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Marvels & Tales 17.1 (2003) 175-178
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The Complete Tales of Ketzia Gold. By Kate Bernheimer. Normal/Tallahassee: FC2, 2001. 192 pp.
Twisting, dreamlike, and surreal, The Complete Tales of Ketzia Gold is a fascinating exploration of the many levels that fairy tales influence in the human psyche. The author, Kate Bernheimer, references various tales—"The Star Talers," "Bluebeard," "Little Red Riding Hood," and "The Armless Maiden," to name only a few—from a number of perspectives that, with each recurrence, grant deeper insight into the character of the narrator, the titular Ketzia Gold. In the manner of other postmodern fairy tales, Ketzia possesses a knowledge of the structure and format of traditional lore that informs her views, leading readers to natural conclusions regarding the inherent values of their own, corresponding interests.
Bernheimer opens the narrative with a section entitled "The Saltmarsh Tale of Lies," a modern take on the classic "The Ditmarsh Tale of Lies" (AT 1930), in which the fantastic nature of the events recounted therein—flying bathers and the like—are contextualized by temporal details that secure the teller's place in the mundane world. Cleverly updating the original, this section firmly establishes the unique voice that Ketzia utilizes in the telling of her story. After recounting the unlikely events, the speaker says, "Shut up if you don't believe me. . . . So open the window and let the lies out, I say" (11), creating the simultaneous impression of both an unruly child recounting an adventure and a sage adding to the oral tradition, through the device of colloquial speech paired with a traditional conclusion. The sections are not arranged in a chronological order; rather, the reminiscences flow forth intuitively, with current events in Ketzia's life giving way to childhood memories, clarifying the reasons for her choices and actions through the usage of fairy tale tropes as the keys to Ketzia's motivations. [End Page 175]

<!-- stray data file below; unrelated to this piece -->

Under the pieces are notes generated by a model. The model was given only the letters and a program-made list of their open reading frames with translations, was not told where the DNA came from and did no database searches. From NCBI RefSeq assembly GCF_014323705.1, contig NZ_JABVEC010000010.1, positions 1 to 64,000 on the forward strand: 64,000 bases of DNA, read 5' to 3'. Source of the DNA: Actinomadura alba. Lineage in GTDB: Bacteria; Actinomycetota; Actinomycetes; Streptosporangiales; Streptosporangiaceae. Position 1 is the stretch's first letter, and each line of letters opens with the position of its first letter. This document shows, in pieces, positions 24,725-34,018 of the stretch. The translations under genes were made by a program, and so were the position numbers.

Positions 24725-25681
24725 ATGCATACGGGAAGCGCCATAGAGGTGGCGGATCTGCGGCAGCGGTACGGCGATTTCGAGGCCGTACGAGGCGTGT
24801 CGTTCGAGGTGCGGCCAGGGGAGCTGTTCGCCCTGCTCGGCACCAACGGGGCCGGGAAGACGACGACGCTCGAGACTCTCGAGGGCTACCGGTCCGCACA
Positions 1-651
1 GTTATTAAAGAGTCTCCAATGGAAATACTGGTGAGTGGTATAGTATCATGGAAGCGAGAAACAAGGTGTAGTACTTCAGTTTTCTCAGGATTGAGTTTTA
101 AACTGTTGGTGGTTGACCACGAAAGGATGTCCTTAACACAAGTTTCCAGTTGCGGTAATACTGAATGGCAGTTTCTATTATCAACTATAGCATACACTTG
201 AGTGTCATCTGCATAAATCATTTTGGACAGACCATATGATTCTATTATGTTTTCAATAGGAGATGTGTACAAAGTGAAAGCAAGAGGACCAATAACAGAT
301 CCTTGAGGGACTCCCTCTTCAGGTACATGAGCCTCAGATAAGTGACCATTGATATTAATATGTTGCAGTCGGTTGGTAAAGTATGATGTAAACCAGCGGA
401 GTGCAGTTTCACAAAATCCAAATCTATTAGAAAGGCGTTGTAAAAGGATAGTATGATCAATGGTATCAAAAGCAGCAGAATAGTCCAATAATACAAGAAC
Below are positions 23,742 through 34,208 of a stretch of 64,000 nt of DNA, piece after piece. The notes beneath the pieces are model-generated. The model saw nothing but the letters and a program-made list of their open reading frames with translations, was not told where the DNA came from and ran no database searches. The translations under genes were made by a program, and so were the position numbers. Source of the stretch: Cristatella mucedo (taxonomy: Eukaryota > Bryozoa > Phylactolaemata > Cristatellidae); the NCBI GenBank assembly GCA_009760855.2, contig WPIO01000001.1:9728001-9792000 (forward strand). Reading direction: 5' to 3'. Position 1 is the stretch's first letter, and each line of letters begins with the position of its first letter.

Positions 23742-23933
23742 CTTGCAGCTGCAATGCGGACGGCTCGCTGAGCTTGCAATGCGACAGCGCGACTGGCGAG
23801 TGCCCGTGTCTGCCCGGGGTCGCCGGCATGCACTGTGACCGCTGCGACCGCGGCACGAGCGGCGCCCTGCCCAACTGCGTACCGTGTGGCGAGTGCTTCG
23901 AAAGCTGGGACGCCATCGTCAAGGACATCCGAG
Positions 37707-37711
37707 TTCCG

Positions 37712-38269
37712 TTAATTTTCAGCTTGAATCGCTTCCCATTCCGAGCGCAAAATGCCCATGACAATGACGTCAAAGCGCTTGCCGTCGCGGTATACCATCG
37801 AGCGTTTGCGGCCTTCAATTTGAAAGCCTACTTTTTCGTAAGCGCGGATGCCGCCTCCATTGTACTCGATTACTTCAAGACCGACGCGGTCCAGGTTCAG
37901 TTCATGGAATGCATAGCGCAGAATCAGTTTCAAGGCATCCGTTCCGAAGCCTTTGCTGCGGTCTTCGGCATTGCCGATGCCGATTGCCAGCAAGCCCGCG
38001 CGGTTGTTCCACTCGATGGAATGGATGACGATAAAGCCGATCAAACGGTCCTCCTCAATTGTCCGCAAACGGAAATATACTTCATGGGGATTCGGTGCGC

Ketzia is the middle child of the Gold family, possessing a disagreeable older sister, Merry, and a charming younger sister, Lucy. As in A. S. Byatt's poststructuralist tale, "The Story of the Eldest Princess" (The Djinn in the Nightingale's Eye: Five Fairy Stories), Ketzia seems fully cognizant of what would be her "place" in a traditional tale by dint of birth order. She says, "As the story goes, there were three of us—I was in the middle. We are all, I am told, as beautiful as the others. . . . Our heads are all the exact same shape and size, but one of us has loose amber curls that lift and fall in delicate waves, one a blonde head—full thick and straight, and I, fine brown strands that bend strangely this way and that" (123). The individualization that Ketzia grants herself and the lack of self-esteem implied in her choice of self-descriptive adjectives are symptomatic of the attitudes she displays throughout the novel, of isolation and self-denigration.
Many of Ketzia's insecurities, founded in her youth, carry through into her life as an adult and are projected onto her husband, Adam, as can be seen through the roles that he plays in the versions of the fairy tales that Ketzia superimposes over her own life. In the original version of "The Star Talers" (AT 779), for example, the main character's destitute condition is due to her orphaned state; in the retelling, Ketzia is poverty stricken as a result of her separation from her husband. A chapter entitled "The Tiny Closet" reminds readers of "Bluebeard" (AT 312); Adam bestows the key to a closet containing his secret things upon Ketzia. Curious, she explores it, to find mementos of his life with other women—his sister, strangers. Her transgression goes undiscovered, but it affects her marriage with Adam nevertheless. They both survive, but the marriage does not. In one very disturbing scene that brings to mind the story "Little Red Riding Hood" (AT 333), Ketzia drowns her marital sorrows in a combination of alcohol and narcotics, dressing cheerfully in a red, fuzzy coat with a hood before she collapses into...